Dayton dog attack: Lawmaker to continue push for stronger penalties for dog owners

Published: Tuesday, April 25, 2017 @ 2:51 PM

Lawmaker will again sponsor dog bill

After a piece of legislation that would have strengthened state law governing dangerous dogs failed to pass the Ohio House last year, a local lawmaker vows to reintroduce the bill.

“Ohio’s laws could probably stand some improvement to help prevent some of these [dog attacks],” state Sen. Bill Beagle, R-Tipp City, said following this morning’s fatal dog attack on Middle Street in Dayton.

RELATED: Dog attack: Pit bull breaks from chain, mauls man to death

Content Continues Below

“This is just the latest in a long series of events that were probably preventable in a lot of ways, and yet here we are again continuing to talk about it,” Beagle said at the statehouse Tuesday.

Beagle was the primary sponsor of the Klonda Richey Act, which unanimously passed the Ohio Senate in December, but was not taken up by the Ohio House before the last legislative day of 2016.

RELATED: Bill to regulate 'vicious dogs' halted in Ohio House

MORE: DOG MAULING VICTIM FEARED FOR HER LIFE

Tuesday Beagle said he plans to reintroduce the legislation at the statehouse, but not before some revisions are made to the bill.

“It's in the process of being redrafted after we had some success in the senate last year,” Beagle said.  “We had some folks that wanted to see some changes."

Just over three years ago, Richey, 57, was mauled to death by two mixed-mastiff dogs outside her home at 31 E. Bruce Ave. 

Her body lay outside in subfreezing temperatures until a passerby reported seeing a naked body in the snow around 8:15 a.m. 

When police responded, the dogs charged them and were shot and killed. The dogs owners — Andrew Nason and Julie Custer — pleaded no contest to misdemeanor counts of failure to control dogs.

Trending - Most Read Stories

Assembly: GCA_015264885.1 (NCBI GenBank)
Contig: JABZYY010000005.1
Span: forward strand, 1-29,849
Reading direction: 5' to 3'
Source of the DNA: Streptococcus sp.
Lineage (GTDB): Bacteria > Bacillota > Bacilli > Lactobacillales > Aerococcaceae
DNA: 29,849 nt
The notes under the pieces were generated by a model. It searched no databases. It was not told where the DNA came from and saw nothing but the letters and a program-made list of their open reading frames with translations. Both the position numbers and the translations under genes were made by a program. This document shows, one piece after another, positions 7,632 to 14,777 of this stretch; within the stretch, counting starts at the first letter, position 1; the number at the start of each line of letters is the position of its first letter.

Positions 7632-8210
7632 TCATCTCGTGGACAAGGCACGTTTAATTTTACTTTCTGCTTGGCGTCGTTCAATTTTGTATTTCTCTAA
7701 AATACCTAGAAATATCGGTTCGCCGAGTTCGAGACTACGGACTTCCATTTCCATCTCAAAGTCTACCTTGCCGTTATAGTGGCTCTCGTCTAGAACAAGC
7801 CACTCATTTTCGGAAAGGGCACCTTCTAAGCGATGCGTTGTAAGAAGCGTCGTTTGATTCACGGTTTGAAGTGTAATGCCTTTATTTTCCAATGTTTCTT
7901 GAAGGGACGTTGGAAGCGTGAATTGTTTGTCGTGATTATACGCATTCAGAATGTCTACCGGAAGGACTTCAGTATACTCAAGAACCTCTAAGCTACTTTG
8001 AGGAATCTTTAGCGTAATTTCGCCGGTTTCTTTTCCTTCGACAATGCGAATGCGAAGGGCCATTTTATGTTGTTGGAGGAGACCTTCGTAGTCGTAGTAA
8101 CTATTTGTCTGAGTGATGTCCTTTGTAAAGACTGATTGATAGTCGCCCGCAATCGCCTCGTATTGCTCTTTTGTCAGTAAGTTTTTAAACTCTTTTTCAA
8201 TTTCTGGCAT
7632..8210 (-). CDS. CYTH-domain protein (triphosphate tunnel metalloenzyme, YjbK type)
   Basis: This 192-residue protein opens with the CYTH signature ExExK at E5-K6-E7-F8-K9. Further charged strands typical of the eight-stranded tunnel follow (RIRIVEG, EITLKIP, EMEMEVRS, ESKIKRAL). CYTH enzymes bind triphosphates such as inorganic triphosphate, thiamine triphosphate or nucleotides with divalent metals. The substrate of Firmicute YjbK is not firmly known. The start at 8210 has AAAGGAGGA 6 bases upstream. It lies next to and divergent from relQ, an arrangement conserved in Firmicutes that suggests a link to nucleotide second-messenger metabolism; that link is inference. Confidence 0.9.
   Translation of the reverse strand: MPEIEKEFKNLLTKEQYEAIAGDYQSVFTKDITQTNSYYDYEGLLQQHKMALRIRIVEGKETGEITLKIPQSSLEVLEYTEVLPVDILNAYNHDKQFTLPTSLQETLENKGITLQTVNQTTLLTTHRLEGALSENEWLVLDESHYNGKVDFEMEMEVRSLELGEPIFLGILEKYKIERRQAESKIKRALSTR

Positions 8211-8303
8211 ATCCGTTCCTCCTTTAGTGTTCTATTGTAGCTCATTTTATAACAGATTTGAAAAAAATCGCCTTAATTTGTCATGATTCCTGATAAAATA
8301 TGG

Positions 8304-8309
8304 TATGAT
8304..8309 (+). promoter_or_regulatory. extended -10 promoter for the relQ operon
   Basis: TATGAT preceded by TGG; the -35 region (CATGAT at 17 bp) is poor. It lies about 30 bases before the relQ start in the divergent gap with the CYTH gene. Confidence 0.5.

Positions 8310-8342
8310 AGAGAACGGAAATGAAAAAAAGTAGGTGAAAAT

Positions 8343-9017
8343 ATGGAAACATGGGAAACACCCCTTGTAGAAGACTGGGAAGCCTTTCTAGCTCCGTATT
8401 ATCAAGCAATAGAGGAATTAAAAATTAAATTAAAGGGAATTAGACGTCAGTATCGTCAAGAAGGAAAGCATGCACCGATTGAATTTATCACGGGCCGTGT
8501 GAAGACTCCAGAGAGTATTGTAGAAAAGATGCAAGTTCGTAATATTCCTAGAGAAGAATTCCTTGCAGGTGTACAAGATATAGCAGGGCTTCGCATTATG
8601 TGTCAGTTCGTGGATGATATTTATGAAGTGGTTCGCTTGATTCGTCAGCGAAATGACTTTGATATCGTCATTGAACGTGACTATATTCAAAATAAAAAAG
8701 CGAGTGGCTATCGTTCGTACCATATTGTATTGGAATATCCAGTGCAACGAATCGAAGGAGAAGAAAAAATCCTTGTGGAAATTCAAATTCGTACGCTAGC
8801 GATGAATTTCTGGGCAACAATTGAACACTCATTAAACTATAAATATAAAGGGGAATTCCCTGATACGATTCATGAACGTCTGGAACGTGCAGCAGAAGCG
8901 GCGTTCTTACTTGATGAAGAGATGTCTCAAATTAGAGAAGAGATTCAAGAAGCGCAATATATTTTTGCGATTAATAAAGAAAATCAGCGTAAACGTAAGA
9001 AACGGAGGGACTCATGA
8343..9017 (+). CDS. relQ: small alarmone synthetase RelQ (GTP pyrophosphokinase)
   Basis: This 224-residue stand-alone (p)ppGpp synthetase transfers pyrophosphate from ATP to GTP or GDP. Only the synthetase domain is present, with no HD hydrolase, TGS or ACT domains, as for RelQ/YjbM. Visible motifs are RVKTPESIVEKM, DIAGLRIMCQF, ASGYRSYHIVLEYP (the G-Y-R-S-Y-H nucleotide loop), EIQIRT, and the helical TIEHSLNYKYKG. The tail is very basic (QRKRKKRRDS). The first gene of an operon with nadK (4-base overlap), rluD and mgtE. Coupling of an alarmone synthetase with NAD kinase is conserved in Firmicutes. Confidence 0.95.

Passing storms expected through the evening

Published: Monday, July 16, 2018 @ 3:08 AM
Updated: Monday, July 16, 2018 @ 6:59 PM

Showers and thunderstorms are expected for our Monday, but a much drier change is on the way.

Scattered thunderstorms, some with brief heavy downpours, are showing weakening trend as expected as we approach sunset, Storm Center 7 Meteorologist Eric Elwell reports. Storms should continue to fizzle although there are still a few heavy showers drifting near Richmond, another one near Xenia and another moving south in Butler County. Little, if any rainfall will be left after sunset (after 9pm).

QUICK-LOOK FORECAST

Content Continues Below

    • Scattered storms to taper off after dark
    • Cooler, less humid air arrives for midweek
    • Unsettled weather returns for the coming weekend

>> Live Doppler 7 HD Interactive Radar

5-day forecast with Meteorologist Jesse Maag

>>Five-Day Forecast

DETAILED FORECAST

This evening: Expect passing showers and storms. A few may contain gusty winds and brief heavy rainfall. Temperatures will be in the 80s but fall into the 70s where rainfall occurs.

Overnight: Any lingering showers will taper off with clouds breaking. Temperatures and humidity will drop with lows in the upper 60s by morning.

>> County-by-County Weather 

Tuesday: Skies will become mostly sunny. It will be warm but less humid with highs in the middle 80s.

Wednesday: Lots of sunshine is expected with much less humidity. Highs will top out near 80 degrees.

Thursday: Expect another nice day under mostly sunny skies. Highs will rebound back into the middle 80s.

Friday: Clouds will be on the increase with a chance for scattered showers and storms developing by afternoon. The humidity will also be on the rise with highs in the middle 80s. 

Saturday: Numerous showers and storms are expected, especially in the afternoon hours. Highs will be in the lower 80s.

Trending - Most Read Stories

 Off-duty Troy firefighter dies unexpectedly

Published: Monday, July 16, 2018 @ 4:21 PM

An off-duty Troy firefighter/paramedic passed away unexpectedly Friday evening.

Jason Holfinger, 38, died unexpectedly at his Covington home, according to his obituary.

>>> Boy, 6, pulled from Dayton pool has died

Content Continues Below

He is survived by his wife and three children.

Holfinger joined the Troy Fire Department in 2013.

Grief counseling has been offered to Troy firefighters.

Visitation will be at Koinos Christian Fellowship Church in Troy on Wednesday from 3 to 8 p.m.

>>> WHIO Doppler 7 Interactive Radar

A funeral service will be held Thursday at 10 a.m.  at the church.